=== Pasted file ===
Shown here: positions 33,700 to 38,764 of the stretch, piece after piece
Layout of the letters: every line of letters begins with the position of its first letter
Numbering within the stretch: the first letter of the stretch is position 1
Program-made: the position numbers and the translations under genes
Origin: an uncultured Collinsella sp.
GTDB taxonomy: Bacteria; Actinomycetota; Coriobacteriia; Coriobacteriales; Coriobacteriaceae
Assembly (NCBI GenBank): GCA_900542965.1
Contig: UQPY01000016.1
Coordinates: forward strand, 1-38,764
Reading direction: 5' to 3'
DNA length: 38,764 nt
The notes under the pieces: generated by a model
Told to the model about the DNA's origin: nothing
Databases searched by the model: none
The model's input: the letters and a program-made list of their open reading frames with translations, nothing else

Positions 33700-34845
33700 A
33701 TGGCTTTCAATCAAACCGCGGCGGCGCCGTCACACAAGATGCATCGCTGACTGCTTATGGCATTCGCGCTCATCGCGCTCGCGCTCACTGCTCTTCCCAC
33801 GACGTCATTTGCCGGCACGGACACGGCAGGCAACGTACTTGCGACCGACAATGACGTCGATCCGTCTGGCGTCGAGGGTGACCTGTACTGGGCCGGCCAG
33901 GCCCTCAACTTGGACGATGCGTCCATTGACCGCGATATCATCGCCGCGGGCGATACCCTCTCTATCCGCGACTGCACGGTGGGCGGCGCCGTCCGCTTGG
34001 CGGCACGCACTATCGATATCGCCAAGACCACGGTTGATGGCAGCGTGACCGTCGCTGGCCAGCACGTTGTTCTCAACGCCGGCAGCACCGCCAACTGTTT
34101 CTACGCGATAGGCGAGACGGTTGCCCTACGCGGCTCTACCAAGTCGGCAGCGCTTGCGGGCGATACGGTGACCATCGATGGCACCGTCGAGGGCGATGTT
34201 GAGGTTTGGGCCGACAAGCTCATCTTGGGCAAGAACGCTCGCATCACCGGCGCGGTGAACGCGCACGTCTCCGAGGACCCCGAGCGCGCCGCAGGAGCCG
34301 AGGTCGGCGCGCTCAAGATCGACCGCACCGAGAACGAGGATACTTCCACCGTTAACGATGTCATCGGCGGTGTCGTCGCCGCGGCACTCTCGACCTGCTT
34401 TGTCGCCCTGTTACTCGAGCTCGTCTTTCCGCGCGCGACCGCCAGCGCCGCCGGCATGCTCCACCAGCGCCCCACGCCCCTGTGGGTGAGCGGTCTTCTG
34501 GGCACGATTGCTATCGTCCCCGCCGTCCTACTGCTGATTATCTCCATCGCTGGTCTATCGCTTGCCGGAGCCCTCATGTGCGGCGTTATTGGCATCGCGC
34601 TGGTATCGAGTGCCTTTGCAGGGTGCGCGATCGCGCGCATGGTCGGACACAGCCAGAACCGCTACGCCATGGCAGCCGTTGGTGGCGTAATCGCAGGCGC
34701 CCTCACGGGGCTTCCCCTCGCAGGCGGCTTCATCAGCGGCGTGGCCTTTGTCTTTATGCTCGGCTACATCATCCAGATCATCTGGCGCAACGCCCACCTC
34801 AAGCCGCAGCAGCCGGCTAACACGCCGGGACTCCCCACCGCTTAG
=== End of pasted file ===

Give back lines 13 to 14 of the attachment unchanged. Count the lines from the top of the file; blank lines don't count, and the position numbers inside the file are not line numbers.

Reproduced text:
Told to the model about the DNA's origin: nothing
Databases searched by the model: none